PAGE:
Editorial Note: This is a guest post featuring a personal story from a rescuer dedicating her life to saving animals.
Frisky was the friendliest of our group of strays, so much so that we wondered whether she might at one time have lived with a family and been dumped, or stolen, or wandered off through a gate, left carelessly open.
It goes without saying that she was my favorite.
She began trying to get into the car with me at the end of the morning feeding sessions, and sometimes I would let her clamber onto my lap, where she would sit for a while looking contentedly up at me. Neither of us was happy when I had to push her out and go home, and I began to have visions of bringing her home with me. But our stray numbers were already in the double digits and I couldn’t stretch the house or make the small garden any bigger!
So they were just fantasies, and I allowed myself to dream, thinking that if I found a way to take her home I would change her name to Frannie.
At the time I was suffering very badly with sciatica and had, in fact, scheduled surgery as the pain was unbearable, and no amount of medication, or exercise, helped.
But of course I went on with my usual activities, and one morning while our little group was enjoying their breakfast in a cluster on the street (they all get along and no one fights), a man came around the corner with two enormous dogs on chains – a white pitbull and a black rottie – pulling him in different directions.
To my dismay the dogs approached and the man did nothing to stop them ploughing into my little group. I began to shout at him to move them away, and he laughed.
Then the rottie got hold of Frisky, his enormous jaws enveloping her entire back end, and lifted her in the air, shaking her from side to side.
The man continued to laugh.
Without thinking I ran over to him, grabbed the rottie’s heavy chain out of his hand and yanked it back as hard as I could, nearly toppling over backwards with the effort. The rottie was so surprised he looked around and in the process let go of Frisky, who scampered away.
Needless to say, I took off in the opposite direction, thinking that I had probably ruined my back forever. But quite the opposite happened. The pain began to abate that same afternoon, and within two days was gone completely. A miracle? A lucky chiropractic maneuver? The sharp movement rupturing the cyst that was sitting on my spine?
In any case, I was so grateful I wasn’t asking the universe any questions and concentrated on treating Frisky’s wounds, which healed up nicely in a week or two.
Then a couple expressed an interest, and we took Frisky to visit, hoping that she would get along with their gorgeous 100-pound rottie named Billy, who they said was a teddy bear in disguise. I did have some reservations, remembering what had happened to her just recently, and sadly, it seemed that it really was too soon. The memory of the attack filled her with abject terror, making her lash out, while Billy got over-excited and came on a bit strong. A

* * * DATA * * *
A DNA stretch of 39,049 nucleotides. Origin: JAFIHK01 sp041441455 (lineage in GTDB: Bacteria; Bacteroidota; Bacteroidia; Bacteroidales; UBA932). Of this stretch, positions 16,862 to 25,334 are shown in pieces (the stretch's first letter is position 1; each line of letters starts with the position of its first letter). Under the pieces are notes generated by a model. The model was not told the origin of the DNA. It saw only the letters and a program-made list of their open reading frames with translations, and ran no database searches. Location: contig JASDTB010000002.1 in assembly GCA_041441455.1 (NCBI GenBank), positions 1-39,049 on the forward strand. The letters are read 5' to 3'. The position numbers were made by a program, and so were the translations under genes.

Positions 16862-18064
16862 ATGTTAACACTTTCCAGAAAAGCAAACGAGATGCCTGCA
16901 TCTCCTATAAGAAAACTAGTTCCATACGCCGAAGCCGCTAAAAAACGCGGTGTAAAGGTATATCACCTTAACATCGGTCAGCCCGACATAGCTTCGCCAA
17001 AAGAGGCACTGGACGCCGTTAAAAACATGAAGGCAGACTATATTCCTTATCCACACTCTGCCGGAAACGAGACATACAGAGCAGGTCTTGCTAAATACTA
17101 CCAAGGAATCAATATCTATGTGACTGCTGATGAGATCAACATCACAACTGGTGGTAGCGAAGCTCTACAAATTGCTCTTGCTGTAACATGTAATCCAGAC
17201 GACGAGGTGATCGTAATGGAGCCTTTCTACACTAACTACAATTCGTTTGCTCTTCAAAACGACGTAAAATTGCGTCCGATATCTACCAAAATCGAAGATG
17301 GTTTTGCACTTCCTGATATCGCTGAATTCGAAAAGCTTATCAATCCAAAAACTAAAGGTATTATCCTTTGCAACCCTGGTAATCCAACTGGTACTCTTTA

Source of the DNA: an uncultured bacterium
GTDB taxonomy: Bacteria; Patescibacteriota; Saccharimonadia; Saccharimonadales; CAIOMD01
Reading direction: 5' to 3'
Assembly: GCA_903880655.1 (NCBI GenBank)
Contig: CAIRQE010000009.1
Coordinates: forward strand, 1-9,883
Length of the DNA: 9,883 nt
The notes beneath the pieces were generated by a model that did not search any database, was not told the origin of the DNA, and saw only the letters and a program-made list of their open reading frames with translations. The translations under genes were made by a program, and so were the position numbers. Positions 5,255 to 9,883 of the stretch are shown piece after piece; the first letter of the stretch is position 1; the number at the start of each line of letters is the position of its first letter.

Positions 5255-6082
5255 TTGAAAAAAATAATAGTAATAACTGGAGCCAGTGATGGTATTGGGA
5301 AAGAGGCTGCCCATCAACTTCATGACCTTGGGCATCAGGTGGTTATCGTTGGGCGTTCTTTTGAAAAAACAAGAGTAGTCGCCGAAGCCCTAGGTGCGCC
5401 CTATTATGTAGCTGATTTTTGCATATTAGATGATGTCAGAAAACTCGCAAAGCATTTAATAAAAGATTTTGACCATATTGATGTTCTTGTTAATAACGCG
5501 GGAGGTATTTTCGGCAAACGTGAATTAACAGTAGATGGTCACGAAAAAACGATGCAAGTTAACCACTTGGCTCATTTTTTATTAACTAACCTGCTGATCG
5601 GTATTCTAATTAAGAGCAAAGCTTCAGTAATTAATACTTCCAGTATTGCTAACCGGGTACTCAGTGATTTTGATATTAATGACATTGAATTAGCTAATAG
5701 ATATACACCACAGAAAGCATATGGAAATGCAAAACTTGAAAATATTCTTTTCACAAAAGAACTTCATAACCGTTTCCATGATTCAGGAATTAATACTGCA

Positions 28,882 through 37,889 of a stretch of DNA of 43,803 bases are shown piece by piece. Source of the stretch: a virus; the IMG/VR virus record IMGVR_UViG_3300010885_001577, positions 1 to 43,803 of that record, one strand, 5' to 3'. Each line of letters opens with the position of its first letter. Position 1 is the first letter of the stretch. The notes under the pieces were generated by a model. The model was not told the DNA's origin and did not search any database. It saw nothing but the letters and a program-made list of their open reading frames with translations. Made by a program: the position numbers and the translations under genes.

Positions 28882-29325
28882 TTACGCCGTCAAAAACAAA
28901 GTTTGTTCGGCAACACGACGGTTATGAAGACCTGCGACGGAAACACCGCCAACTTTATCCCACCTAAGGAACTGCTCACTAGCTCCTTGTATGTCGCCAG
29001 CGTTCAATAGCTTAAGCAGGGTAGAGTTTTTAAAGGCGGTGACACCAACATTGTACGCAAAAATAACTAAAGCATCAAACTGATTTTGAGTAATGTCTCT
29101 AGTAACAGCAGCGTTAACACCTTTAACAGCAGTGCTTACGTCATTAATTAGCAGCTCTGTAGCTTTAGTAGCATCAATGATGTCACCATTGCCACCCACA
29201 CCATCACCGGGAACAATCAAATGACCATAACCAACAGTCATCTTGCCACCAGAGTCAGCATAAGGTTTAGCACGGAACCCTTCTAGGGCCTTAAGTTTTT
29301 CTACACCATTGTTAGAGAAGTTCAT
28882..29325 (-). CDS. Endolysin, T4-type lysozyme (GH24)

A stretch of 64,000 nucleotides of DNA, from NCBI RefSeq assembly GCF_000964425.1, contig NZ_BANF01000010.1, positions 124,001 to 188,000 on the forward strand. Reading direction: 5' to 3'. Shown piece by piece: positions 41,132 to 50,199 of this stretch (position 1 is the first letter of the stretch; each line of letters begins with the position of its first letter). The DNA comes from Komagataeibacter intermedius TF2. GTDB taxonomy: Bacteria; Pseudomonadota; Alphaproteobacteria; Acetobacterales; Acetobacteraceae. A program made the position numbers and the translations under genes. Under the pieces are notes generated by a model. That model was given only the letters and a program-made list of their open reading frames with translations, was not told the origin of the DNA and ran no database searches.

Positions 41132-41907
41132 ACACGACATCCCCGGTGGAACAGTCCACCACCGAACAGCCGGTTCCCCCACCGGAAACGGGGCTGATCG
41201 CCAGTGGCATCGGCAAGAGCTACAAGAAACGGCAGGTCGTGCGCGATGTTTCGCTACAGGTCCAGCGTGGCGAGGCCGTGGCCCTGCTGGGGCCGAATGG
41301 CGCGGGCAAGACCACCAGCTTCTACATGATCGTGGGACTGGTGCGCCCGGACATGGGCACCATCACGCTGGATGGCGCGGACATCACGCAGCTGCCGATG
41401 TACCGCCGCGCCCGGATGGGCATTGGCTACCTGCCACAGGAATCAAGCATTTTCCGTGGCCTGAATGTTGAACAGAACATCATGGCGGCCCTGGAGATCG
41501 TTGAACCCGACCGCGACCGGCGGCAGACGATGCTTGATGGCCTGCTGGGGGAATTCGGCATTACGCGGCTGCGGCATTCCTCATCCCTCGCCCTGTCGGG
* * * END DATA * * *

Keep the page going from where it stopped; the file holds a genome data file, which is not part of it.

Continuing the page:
fter a lot of huffing and puffing and baring of teeth we began to think, regretfully, that this just wasn’t going to work.
As a last-ditch effort, we agreed that Frisky would stay in an area separated from Billy by a stout picket fence, where they could see each other but not touch, and if they hadn’t made friends by morning we would come for her. I knew I wouldn’t sleep a wink.
However, later that afternoon the lady called me and said she had taken matters into her own hands and called in her trainer, and he was working on Frisky’s fear, and Billy’s effusiveness. He guaranteed that in a few sessions they would be best friends.
So said – and incredibly – so done. By later that week they were happily eating and playing together.
Billy, being a big fellow (to put it mildly), has his own couch in the living room and he graciously invited Frisky to share it with him, so they took naps together as well.
One day on the phone the lady said to me, “By the way I’m changing her name to Frannie.” My knees went weak. You can imagine the goose bumps that gave me and I even had to send her a screen shot of my photo file entitled “Frisky/Frannie,” to prove that I had the same idea. We agreed it was kismet.
However, fate reared its ugly head again. Frannie started spotting, then bleeding heavily, and they discovered venereal tumors, the treatment for which is complicated, and involves isolation and a special chemotherapy injected once a week for a month. With my heart in my mouth I croaked, “Should we put her to sleep”? And the lady replied, strong and determined, “Oh no, we love her, and we’re in too deep now anyway.”
Of course the pair were not happy being separated, and it was a very long few weeks for everyone, but eventually the isolation was coming to an end.
My concern was whether Billy’s frustration would manifest as aggression, but it didn’t. He was just too happy to have his lady back, and she was thrilled to be with him again.
I am immensely grateful to these generous and caring people who refused to give up on a little stray dog and are now able to enjoy the interaction of their beloved big boy and his little girlfriend.
Now I don’t mind that I couldn’t keep Frannie. She is happy right where she is.